Running Time: 106 minutes
MPAA Rating: PG-13
Format: Widescreen 1.85:1, 16x9 enhanced
Audio: Dolby Digital 5.1 Surround
Languages: English, French
Subtitles: English
Region: 1
MSRP: $29.99

Own It!
Signs (2002)

One of the most surprising successes of the summer of 2002, Signs proves that you don't need lots of special effects and action to make a scary movie about aliens, and that above-the-title director M. Night. Shyamalan could make a movie without a twist ending. Mel Gibson, Joaquin Phoenix, Rory Culkin, and Abigail Breslin play the Hess family, who live on a farm in Pennsylvania. One day strange things start to happen: a dog goes crazy, a crop circle appears in their corn field, and strange incomprehensible conversations are heard on a baby monitor. All of this heralds an alien invasion, though the story, much like Night of the Living Dead, concentrates only on the family and the siege on their farmhouse.

The movie is more an exercise in suspense than a realistic exploration of how aliens would invade. Much as been made of the alien that gets trapped in a pantry, though it got all the way to earth in spaceships that can turn invisible. This can be explained if you really want to (Who said the aliens that are attacking people are the same ones that created or are piloting the ships?), but it's best to just let the movie wash over you. I fear some of the impact will be lost on home video. In a theater full of people Signs was one hell of a ride.

The movie looks generally drab and grainy, though this is largely how it looked in the theater. Still, I wonder if it couldn't have looked better if the extras hadn't been moved to their own disc. (See the discussion of extras below.) The sound is suitably creepy, with lots of separation on the ambient sounds.

This release is part of Disney's Vista Series, though unlike all previous releases in the line this one doesn't feature a snazzy box or multiple discs. As a matter of fact the Vista series logo is nearly invisible on the front of the packaging, and the explanation of what the Vista Series encompasses is not present on the back. Recent news items have suggested Disney is getting away from big special editions, and this presentation of Signs will probably be "exhibit A" of Disney's new attitude.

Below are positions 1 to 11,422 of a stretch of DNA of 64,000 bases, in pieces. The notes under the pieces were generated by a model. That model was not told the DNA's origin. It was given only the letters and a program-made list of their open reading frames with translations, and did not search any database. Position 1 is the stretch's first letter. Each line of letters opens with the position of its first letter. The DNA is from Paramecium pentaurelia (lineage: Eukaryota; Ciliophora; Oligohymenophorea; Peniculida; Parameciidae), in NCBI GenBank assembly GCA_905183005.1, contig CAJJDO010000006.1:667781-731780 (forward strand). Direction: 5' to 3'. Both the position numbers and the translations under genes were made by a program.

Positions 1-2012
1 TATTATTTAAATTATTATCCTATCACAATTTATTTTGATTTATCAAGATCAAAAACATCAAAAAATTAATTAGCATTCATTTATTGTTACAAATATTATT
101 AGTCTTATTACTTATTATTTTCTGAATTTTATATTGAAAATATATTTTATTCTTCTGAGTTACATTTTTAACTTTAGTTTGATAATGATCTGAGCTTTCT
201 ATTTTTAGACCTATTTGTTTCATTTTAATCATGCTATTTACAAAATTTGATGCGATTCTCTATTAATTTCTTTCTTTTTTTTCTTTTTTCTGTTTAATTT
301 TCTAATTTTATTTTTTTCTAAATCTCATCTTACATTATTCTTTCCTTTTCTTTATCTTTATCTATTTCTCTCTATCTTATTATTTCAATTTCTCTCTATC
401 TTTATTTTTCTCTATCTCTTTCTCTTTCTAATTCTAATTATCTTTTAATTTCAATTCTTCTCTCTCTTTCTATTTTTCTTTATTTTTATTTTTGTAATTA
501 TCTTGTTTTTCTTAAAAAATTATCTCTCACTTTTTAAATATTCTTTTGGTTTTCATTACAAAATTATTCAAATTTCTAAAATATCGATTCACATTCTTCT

First up for the extras is a documentary on the making of the film split into six parts. It covers the movie from scriptwriting to marketing, with the largest part of the running time devoted to the filming of the movie. It includes comments from people involved in nearly every aspect of the production. Don't expect any great revelations about the nature of the aliens here. Other than a special effects section that reveals that the aliens could camouflage themselves (something I totally missed in the theater), there's very little talk about the aliens. There is a pretty funny part where producer Kathleen Kennedy posits that "real"crop circles are too difficult for humans to make, a statement at odds with the later revelation that the film crew made three circles themselves, and it couldn't have been that tough because two of them were needed for only a few seconds of film.

There are five deleted scenes included. The first four are extremely short and completely inconsequential. The fifth takes place after the characters realize they haven't secured the attic door, and shows the "temporary solution" they come up with to keep the aliens from getting into the main part of the house and is the only one worth watching.

Also included are two multi-angle, multiple soundtrack storyboard comparisons, one of the pantry scene and the other of the chase around the house. Whenever I see these things on a disc I hope they aren't in the place of some other extra, because I don't find that they show much other than that the storyboards do resemble the final shots. And finally M. Knight Shyamalan introduces a short clip from a movie he made with a camcorder as a kid, where he's chased by a remote control robot wearing a Halloween mask.

Scott Hamilton, 1/5/2003